(Critical Survey of Literature for Students)

At Castle Bunthorne, twenty lovesick maidens pine and wilt for the love of Reginald Bunthorne, a fleshly poet. Reginald, however, loves only Patience, the village milkmaid. Patience does not know what love is and thus does not know that the utmost happiness comes from being miserable over unrequited love. The lovesick maidens set her straight, however, by showing her that to be in agony, weeping incessantly, is to be truly happy in love. Patience tries to remind them that just a year ago they had all been in love with dragoon guards, yet the maidens still scorn her for being so ignorant about real love. A year ago the maidens had not known Reginald.

The dragoon guards, billeted in the village, see Reginald approaching, followed by the lovesick maidens, singing and playing love songs directed to the fleshly poet. The maidens ignore their former loves, having eyes only for Reginald. Reginald himself has eyes only for Patience, the milkmaid. At the insistence of the maidens, he reads them his latest poem, into which he has poured his whole soul—as he does three times a day. The maidens swoon in ecstasy at the poetry, but Patience says it is just nonsense, which it is.

Later, alone, Reginald confesses that he is a sham, that he hates poetry and all other forms of aesthetic pleasure. When Patience comes upon him, he makes the same confession to her, telling her again that he loves only her, not poetry. However, Patience knows nothing of the love of which he speaks, for she has loved only her great-aunt, and that love does not count. After Reginald has left her, one of the maidens tells Patience that to love is to feel unselfish passion. Patience, ashamed that she has never been unselfish enough to love, promises that before she goes to bed that night she will fall head over heels in love with somebody. In fact, she remembers that when she was a little girl she had liked a little boy of five. Now she is sorry that she had not loved him. It is her duty to love someone. If necessary, she will love a stranger.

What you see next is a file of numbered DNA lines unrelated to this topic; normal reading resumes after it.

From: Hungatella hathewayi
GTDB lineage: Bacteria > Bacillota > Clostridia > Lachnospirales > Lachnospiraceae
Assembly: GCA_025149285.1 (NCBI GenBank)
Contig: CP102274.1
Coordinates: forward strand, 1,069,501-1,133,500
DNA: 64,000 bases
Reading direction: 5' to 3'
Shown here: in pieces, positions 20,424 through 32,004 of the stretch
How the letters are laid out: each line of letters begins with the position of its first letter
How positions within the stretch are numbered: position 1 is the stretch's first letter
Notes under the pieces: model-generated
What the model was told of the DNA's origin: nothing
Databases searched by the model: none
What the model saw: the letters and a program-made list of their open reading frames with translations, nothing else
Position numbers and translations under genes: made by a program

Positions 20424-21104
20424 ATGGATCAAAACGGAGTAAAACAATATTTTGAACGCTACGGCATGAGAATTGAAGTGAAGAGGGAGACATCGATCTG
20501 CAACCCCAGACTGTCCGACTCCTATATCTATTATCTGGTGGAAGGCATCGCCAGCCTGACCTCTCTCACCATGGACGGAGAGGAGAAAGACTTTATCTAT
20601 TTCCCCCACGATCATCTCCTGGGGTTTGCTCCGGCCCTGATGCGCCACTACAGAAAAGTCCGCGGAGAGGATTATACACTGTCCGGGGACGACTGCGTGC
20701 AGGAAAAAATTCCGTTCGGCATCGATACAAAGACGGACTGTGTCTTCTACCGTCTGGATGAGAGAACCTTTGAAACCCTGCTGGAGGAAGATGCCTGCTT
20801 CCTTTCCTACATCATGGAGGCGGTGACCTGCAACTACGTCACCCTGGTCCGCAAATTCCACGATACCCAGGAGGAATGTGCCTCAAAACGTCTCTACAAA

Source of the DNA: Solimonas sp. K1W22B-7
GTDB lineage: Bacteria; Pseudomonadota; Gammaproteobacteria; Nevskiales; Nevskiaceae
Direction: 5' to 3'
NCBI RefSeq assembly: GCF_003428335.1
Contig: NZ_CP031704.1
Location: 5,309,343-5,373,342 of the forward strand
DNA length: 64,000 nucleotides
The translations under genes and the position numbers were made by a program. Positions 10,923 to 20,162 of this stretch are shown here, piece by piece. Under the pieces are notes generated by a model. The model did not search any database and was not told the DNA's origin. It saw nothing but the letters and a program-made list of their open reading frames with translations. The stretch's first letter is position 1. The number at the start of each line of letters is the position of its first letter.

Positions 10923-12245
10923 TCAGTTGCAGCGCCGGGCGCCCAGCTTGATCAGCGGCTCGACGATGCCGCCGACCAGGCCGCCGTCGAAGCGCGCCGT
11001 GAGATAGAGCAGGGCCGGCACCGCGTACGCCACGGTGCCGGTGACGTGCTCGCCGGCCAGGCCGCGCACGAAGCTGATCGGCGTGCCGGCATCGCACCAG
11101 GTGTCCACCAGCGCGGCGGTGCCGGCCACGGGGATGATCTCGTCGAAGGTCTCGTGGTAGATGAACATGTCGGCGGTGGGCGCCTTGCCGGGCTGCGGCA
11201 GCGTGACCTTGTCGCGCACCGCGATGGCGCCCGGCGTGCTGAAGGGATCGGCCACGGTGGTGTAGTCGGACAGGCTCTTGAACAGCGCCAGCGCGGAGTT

Archibald Grosvenor appears unexpectedly upon the scene. He is an idyllic poet who grieves because he is completely perfect. Since he has no rival on Earth in perfection, it is his lot to be loved madly by everyone who sees him. Recognizing Patience, he tells her that he is the little boy she had known when he was five. When...

(The entire section is 963 words.)